So my wife and I are enjoying a bagel and a latté and the dog is enjoying a bowl of water. The Starbucks is, what I guess, a typical suburban Starbucks - there is no cool street or plaza to look onto so our outside table looks onto the mall parking lot. Not as interesting as the Champs Elysees, but there are still people that go by and some are quite watchable.

Suddenly, we came to the realization that there are several pick up trucks, most of them black, all of them large. Now, remember, this is a mall parking lot, and most of the people are going to Starbucks to grab a Good Friday coffee. My wife and I sigh and comment quietly to each other about the number of gas guzzling trucks that have been pressed into coffee retrieval service. There is a certain resignation - maybe it’s because that’s the only vehicle someone has - as the steady stream of dark coloured pick up trucks roll by. At least I drive my Vespa, or ride my bike, I think, a good deal of the time.

And then, it happens. Some guy in a massively big pick up rolls up with his wife. He hops out fo the cab ( he is rather short) and leaves his truck running! He spends five or ten minutes in Starbucks getting his coffee and then spends another five minutes chatting to the people who are next to us. As the huge engine thrums and chugs and clouds of smoke issue forth, I actually consider saying something. I realize, though, that there are people who have always felt that they could idle their cars all day long - and I’m sure, at one time, that was what was accepted. Getting mad at them or making them mad at me is not the answer.

So what is the answer? Well, I teach a group of 30 kids. They see me ride my bike or my Vespa most days to school. I talk to them about how if everyone makes small differences in saving the environment, then it adds up to big changes. I speak to the people I work with and also my extended family about what I am doing to reduce my impact on the environment. I’m certainly not a super environmental greenie, but I’m trying and I’m working to affect change with people around me.

Eventually, the guy in the idling truck roars off. It seems that most of the trucks have left the parking lot as well. I sit back in my chair with my latté and look up at the clearing sky as the sun pokes it’s head through the clouds. I contemplate a nice walk home and then a trip to do several errands on the Vespa. My final thought as I grab Coco’s leash is, don’t be mad, and think - the more people that make a difference, the better off we’ll all be, so do the best I can. And don't worry about the idling yahoos...

Sunday 1 April 2007

Golden Ears Ride

Last month, when I tried to ride to Golden Ears Park, it was closed due to the severe wind storms. It recently reopened so yesterday, I took advantage of the fine weather we had to go for a scoot into the park.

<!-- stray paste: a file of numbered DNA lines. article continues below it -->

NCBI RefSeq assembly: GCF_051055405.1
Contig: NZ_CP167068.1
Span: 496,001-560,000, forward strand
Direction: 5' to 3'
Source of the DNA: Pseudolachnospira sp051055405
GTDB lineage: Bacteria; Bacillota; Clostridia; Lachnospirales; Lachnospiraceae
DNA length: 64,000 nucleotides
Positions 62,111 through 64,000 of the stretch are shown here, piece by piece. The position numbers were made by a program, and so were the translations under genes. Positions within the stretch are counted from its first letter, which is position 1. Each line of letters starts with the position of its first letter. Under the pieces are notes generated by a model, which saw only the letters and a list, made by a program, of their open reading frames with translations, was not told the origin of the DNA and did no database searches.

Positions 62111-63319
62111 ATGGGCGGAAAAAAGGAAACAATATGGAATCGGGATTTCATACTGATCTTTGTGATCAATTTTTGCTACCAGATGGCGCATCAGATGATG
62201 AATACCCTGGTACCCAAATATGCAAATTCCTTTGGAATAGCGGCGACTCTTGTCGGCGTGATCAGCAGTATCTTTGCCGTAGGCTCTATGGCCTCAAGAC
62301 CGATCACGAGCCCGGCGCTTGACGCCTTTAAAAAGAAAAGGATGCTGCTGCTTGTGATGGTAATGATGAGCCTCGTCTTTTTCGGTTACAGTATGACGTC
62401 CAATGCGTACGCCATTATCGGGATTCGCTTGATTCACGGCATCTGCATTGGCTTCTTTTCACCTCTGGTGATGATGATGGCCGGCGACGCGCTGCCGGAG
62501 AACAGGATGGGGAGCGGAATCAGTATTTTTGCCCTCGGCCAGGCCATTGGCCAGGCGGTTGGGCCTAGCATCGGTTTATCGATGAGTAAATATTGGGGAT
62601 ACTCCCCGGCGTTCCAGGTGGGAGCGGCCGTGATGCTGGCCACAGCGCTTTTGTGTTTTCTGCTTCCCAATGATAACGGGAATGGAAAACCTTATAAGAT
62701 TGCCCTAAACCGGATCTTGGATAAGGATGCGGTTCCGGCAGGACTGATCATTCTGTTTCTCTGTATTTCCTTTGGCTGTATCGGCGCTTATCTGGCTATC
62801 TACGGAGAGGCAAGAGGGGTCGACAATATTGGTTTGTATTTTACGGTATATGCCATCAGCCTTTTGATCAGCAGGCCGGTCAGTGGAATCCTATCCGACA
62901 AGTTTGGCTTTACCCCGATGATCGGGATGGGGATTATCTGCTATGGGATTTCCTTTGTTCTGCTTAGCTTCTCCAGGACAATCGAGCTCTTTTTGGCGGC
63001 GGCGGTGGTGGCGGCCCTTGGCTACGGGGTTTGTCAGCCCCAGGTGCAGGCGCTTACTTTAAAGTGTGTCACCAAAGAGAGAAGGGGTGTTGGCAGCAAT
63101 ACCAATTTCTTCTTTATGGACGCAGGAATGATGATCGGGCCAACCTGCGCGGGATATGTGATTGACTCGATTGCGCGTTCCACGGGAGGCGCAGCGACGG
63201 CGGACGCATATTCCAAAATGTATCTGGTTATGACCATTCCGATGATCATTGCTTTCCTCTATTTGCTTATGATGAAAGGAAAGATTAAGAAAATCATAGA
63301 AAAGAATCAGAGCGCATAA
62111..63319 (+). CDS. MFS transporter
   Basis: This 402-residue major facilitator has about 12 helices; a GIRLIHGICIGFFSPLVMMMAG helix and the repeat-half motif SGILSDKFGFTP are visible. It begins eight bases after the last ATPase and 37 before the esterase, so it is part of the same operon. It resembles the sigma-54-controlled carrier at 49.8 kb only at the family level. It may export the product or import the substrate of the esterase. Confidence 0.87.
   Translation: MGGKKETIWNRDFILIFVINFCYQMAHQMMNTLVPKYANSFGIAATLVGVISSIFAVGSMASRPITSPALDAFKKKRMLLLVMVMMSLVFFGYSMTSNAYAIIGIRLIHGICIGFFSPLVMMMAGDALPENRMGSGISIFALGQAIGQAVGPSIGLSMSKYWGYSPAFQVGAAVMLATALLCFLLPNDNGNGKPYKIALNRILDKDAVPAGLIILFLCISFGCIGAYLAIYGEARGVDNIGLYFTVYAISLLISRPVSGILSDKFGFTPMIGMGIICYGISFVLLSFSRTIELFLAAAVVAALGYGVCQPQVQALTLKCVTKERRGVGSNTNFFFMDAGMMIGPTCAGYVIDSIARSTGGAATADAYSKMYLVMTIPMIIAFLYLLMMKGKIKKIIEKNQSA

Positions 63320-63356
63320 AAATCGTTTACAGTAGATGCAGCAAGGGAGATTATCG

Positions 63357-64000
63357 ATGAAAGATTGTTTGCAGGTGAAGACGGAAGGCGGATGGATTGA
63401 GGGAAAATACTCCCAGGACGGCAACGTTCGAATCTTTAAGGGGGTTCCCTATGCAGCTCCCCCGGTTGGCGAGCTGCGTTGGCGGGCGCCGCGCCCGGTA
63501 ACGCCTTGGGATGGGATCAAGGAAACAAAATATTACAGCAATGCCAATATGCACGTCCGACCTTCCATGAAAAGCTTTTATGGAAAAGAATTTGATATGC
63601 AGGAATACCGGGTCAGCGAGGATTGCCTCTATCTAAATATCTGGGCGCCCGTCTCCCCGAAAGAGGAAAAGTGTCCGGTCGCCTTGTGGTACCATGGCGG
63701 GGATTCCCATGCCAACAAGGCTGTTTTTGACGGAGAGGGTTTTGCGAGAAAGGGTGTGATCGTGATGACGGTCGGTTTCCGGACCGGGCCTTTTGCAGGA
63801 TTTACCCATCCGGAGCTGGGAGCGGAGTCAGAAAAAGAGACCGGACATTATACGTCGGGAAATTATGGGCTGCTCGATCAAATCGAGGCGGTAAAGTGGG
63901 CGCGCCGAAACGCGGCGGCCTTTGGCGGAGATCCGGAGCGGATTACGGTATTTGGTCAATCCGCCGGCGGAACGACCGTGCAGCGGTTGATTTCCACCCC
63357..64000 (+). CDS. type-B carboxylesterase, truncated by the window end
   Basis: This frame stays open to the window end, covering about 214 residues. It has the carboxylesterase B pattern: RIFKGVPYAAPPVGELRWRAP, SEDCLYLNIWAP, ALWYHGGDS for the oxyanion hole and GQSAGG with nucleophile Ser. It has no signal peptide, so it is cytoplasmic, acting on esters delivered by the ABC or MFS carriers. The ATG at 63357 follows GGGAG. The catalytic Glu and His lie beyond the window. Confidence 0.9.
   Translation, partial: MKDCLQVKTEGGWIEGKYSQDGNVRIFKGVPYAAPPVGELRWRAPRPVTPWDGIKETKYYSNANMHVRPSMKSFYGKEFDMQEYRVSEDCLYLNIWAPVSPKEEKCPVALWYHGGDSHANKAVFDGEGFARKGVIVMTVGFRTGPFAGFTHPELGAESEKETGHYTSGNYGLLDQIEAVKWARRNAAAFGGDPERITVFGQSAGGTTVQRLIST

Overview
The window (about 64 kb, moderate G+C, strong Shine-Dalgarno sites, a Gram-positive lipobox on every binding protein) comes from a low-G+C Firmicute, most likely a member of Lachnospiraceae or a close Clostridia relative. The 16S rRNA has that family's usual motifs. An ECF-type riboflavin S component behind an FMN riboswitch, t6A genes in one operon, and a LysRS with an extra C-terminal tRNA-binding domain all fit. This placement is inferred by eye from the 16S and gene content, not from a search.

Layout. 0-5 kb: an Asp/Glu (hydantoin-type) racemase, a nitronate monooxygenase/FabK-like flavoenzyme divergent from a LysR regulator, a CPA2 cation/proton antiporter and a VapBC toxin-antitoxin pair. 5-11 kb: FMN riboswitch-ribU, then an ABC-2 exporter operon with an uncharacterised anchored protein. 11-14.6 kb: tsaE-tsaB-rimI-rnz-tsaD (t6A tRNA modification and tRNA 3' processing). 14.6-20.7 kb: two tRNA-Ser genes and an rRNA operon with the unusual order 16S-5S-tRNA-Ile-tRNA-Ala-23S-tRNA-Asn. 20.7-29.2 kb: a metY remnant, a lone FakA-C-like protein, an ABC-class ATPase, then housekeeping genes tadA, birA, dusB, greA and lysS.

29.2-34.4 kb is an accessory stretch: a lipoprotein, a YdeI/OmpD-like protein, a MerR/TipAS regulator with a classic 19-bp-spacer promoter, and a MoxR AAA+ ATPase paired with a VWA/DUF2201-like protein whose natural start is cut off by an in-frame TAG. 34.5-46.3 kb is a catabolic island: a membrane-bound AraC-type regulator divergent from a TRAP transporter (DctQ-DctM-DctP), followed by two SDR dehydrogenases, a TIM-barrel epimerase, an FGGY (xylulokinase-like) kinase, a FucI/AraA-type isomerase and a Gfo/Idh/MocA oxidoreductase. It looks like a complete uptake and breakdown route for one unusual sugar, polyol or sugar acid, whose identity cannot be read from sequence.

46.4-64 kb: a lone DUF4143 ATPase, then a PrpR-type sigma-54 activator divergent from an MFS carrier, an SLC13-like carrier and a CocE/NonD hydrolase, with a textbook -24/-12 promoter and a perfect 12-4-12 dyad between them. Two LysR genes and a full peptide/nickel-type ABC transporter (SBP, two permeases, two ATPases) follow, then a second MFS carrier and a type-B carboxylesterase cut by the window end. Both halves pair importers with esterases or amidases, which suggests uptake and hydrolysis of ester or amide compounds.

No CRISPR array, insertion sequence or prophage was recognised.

The first photo shows the entrance once you pass the gate. The mountain goat carving has always been associated with Golden Ears Park. There are usually two carvings, one on the other side of the road, but that one has been taken away for minor repair.

The park staff has done a good job of cleaning up as here was little sign of the damage by the wind. In one area, there was some heavy machinery tucked away in the forest but other than that, the park looked fine.

The park is at the base of the Golden Ears - two mountain peaks - so the ride is mostly uphill. It’s not too steep a grade so I kept a good speed up in most parts. The road is paved all the way and is in good condition. My main concern was for a wandering deer or bear to cross the road while I was riding past.

It was a little chilly, even on such a sunny day, but it felt so good to be out in the sunshine, zooming along, that I wasn’t really bothered at all. I’ve had a couple of rides in the sun this week and it makes it so much more enjoyable - less of a challenge, but a lot more fun. I’ve only had the scooter since August so more than half of my riding has been in typical rainforest weather conditions.

I parked briefly at the boat launch area (beside the no parking sign) and watched some boaters take their boats out of the water. Even though I felt a bit of warmth while standing in the sun, I am sure that it was quite frigid on the water. I love to fish in the summertime and go out on a boat but this time of year is still a bit too cold for me.

Speaking of parking, Golden Ears Park, which is a provincial park, started charging for parking of vehicles a couple years ago. The charge is $1 an hour or $5 a day. Many people are upset with this as traditionally government parks have been free to park in. Apparently the compliance rate is only 30- 40%.

I finally stopped in at the day area called Alouette Lake (no, I didn't pay for parking). This is a great area for families to come as there are many picnic tables, lots of trees, a big beach area (although the beach itself is rather pebbly and the water is - well - glacier fed so it’s a wee bit cold), and basic conveniences like bathrooms. We used to go there quite often when our girls were small and didn’t care how cold the water was. There were a few families there when I wandered around, wearing big coats, hats, and gloves - as I said, it was a bit chilly.

Afterwards, I zoomed down he mountain. By this time is was later in the afternoon so it was quite cold. Luckily I had my lobster gloves in the pet carrier so was able to stay pretty warm.

As I returned home, to face the pile of weekend marking from school, I felt good that I had taken a bit of time for myself to clear my head and recharge.